A person with ADHD can be inattentive and hyperactive-impulsive in their internal mental processes as well as their outward presentation, from speech to behaviour patterns. They can also be a combined subtype with characteristics from both sets.
The names of ADHD
ADHD has an infamous misnomer, as even the current descriptor is not accurate to the condition.
- There is no attention deficit, but rather an interest-based cognition, as ADHDers have plenty of attention when a task is stimulating enough (just think of hyperfocus).
- Hyperactivity is also just one of the subtypes, and not every ADHDer presents hyperactive traits.
- Thirdly, ADHD is not a disorder but a condition, as the consensus moves more and more toward neurovariety. Neurovariety means that neurodivergent conditions are not illnesses that need to be cured, but naturally existing variations of the human brain.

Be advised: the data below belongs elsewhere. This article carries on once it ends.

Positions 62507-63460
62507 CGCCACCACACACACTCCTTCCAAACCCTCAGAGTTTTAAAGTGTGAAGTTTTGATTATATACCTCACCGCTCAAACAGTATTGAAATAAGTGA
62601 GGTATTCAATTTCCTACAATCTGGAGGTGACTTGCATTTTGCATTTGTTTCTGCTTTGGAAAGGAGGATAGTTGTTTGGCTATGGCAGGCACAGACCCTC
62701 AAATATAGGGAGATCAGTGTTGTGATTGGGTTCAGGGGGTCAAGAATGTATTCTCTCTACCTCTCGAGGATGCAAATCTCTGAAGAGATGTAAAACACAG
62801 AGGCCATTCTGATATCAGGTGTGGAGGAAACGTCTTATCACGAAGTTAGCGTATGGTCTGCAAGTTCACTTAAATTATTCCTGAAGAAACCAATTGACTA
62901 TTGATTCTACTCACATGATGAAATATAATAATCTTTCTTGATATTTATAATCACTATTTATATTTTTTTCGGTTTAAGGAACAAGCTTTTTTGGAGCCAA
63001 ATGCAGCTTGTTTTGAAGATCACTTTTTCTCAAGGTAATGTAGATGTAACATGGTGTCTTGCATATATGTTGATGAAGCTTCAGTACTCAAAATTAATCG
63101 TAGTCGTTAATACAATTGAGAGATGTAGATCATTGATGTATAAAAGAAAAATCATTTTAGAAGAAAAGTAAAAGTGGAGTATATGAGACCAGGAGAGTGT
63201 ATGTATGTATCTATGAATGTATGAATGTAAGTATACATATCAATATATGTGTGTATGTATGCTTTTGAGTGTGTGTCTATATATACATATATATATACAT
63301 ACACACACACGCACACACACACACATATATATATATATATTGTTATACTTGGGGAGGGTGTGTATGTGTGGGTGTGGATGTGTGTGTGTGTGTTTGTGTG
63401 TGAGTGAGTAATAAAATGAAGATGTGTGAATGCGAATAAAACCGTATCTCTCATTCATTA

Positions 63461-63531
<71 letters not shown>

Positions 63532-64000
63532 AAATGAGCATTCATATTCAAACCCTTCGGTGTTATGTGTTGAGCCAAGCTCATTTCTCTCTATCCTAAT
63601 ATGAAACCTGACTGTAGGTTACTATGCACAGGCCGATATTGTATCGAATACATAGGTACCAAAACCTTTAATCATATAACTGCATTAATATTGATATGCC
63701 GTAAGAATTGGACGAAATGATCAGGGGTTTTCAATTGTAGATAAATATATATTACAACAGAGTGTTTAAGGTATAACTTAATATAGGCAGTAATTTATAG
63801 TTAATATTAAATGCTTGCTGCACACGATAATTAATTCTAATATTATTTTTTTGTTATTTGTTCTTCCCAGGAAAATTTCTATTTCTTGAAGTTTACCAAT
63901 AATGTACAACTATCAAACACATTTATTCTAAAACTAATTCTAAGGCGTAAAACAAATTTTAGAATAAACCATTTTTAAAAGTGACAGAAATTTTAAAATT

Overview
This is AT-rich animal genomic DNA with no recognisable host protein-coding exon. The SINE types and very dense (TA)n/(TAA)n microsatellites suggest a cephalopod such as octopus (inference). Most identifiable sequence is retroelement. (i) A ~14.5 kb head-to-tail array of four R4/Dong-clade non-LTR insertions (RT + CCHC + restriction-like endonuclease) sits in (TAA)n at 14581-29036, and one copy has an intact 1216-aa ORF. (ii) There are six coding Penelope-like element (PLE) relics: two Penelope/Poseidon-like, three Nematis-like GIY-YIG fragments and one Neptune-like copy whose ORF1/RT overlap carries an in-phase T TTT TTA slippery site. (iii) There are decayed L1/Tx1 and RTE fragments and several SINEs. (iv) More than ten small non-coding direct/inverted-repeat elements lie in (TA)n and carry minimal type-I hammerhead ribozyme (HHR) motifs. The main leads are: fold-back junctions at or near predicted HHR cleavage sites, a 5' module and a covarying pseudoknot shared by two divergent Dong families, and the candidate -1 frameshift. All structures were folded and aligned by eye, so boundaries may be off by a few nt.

How the names and understanding of ADHD evolved
- 1798 — Mental restlessness
- 1930s — Minimal brain damage
- 1960s — Minimal brain dysfunction
- 1968 — Hyperkinetic reaction of childhood
- 1980 — Attention-deficit disorder (ADD). This is still a version that some people use, even though it’s been officially changed since 1987.
- 1987 — Attention-deficit/hyperactivity disorder (ADHD) (1987)
- 1994 — ADHD with 3 subtypes: hyperactive-impulsive, inattentive and a combined subtype
- 2013 — ADHD with 3 symptom presentations, with the understanding that an individual can shift through the three presentations and the symptoms can present differently at different stages of their life. 2